The Moment to Remember:There’s a lot to choose from, but when Kiriyama kicks a decapitated head with a grenade lodged in its mouth into the fray, that’s pretty difficult to top.
The Memorable Quote:“At the end, I’m glad I found a true friend.” -Kawada
The Groan Moment:Even though this is a moment I kind of like, it gives off a sort of goofy tone before the Battle Royale event even starts. So one of the kids acts up during the briefing, and Kitano isn’t having it, so he demonstrates the neck collar and the kid’s neck explodes. Yeah. Certainly I understand why they do it, which is to establish there is no escape, but the way it comes off is a little goofy, whereas the violence later in the film is actually effective and not too cartoonish. This wasn’t a good place to start in terms of the first big “wow” moment, but the movie picks itself back up pretty quickly after that.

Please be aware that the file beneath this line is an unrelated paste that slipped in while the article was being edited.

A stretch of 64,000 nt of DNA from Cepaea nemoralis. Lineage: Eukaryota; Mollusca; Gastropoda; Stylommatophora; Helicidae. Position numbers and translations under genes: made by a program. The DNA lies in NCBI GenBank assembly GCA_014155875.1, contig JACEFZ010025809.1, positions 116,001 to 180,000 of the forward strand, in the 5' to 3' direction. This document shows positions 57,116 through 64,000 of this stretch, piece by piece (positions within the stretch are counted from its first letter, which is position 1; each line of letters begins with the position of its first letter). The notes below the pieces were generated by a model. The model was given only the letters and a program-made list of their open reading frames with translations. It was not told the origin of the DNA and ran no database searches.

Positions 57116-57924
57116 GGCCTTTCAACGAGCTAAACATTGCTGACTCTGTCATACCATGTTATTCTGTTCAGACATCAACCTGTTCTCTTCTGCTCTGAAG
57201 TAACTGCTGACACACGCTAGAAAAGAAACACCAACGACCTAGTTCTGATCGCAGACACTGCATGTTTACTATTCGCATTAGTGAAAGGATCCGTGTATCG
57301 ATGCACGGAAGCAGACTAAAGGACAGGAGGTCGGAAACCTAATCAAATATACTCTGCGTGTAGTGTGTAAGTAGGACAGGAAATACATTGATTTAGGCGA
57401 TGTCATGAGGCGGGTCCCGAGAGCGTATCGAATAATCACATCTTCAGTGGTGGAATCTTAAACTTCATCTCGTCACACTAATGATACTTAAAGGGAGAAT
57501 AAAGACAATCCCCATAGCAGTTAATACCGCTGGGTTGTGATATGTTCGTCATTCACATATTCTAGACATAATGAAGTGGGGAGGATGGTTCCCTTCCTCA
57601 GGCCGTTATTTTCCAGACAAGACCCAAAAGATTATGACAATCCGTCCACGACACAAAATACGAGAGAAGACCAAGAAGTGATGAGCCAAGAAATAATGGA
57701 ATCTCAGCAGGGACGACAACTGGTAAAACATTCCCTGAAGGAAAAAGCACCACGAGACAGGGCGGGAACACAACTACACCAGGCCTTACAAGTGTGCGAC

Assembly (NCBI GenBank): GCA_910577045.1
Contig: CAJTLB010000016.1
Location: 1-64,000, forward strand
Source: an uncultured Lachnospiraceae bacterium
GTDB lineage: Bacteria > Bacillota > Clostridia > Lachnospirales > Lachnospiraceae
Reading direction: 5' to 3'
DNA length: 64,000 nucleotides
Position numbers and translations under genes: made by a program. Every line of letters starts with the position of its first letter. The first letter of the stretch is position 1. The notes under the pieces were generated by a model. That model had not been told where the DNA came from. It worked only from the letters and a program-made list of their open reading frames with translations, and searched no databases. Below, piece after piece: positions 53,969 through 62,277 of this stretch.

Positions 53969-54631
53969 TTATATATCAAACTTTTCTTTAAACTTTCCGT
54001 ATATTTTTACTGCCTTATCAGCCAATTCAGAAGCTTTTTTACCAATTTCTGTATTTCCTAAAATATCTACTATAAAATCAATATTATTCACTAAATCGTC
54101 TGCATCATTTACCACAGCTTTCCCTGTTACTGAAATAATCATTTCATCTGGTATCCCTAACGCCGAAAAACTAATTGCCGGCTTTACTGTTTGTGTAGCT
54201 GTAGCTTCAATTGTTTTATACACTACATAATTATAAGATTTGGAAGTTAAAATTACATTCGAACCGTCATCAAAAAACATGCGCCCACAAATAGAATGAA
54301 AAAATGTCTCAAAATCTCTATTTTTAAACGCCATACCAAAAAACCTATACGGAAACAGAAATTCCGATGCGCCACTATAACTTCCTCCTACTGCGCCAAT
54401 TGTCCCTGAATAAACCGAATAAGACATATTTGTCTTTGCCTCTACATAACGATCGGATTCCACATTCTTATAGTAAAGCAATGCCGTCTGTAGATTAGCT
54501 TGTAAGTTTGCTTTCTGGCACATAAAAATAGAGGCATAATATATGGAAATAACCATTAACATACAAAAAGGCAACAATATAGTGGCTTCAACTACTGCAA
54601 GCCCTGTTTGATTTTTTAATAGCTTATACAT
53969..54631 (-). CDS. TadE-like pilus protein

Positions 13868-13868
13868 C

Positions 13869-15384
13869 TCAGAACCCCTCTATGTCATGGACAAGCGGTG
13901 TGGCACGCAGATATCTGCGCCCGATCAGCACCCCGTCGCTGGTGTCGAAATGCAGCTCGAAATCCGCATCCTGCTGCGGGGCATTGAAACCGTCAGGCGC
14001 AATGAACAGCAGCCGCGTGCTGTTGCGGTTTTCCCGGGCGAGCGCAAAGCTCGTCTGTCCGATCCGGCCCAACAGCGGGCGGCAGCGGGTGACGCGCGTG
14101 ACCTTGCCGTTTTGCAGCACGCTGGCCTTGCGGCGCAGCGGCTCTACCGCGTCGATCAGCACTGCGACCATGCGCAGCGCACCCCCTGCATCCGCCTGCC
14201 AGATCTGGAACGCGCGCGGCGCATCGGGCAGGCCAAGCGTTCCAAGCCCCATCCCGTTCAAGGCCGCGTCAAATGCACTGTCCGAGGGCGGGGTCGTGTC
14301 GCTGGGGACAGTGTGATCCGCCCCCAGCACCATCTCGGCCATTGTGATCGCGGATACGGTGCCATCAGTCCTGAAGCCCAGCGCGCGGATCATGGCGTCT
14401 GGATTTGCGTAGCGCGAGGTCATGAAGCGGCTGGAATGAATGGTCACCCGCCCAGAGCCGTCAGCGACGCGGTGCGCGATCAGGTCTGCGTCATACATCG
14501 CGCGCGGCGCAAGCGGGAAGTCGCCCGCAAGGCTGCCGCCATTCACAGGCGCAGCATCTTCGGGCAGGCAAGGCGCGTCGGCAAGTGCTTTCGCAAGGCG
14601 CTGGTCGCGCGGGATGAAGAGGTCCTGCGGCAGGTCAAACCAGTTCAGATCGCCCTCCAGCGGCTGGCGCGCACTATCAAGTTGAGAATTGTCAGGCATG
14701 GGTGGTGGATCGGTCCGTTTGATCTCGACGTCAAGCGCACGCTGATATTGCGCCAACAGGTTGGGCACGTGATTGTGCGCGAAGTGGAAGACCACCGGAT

Which is Better? While The Hunger Games does a much better job of giving us a more fleshed out protagonist in Katniss Everdeen, that’s about the only element I like better. Don’t get me wrong, The Hunger Games has been a solid film series so far, but all the issues I have with the Hunger Games are vastly better in Battle Royale. First of all, the violence is taken more seriously. I’m not saying this to sound like a violence thirsty bloodhound as I can’t stand it when films over use violence as a crutch, but when you have a story about teenagers being forced to kill each other, the violence needs to be effective. So in the first Hunger Games when they completely go absurd crazy shaky cam so you can’t tell what’s going on to keep their PG-13 rating, it pisses me off and invalidates everything they built up in the previous forty-five minutes. This is much improved in the second film, but that’s because the characters are mostly adults, so they can get away with it. Battle Royale holds nothing back – it’s a harsh, gritty, and tense ridden story that is elevated because of how no holds barred it is, although I would not recommend this movie to the faint of heart. It’s pretty gory. Maybe both wanted to tell their stories differently, but I can only go by which movie executed it better, and for me that was Battle Royale.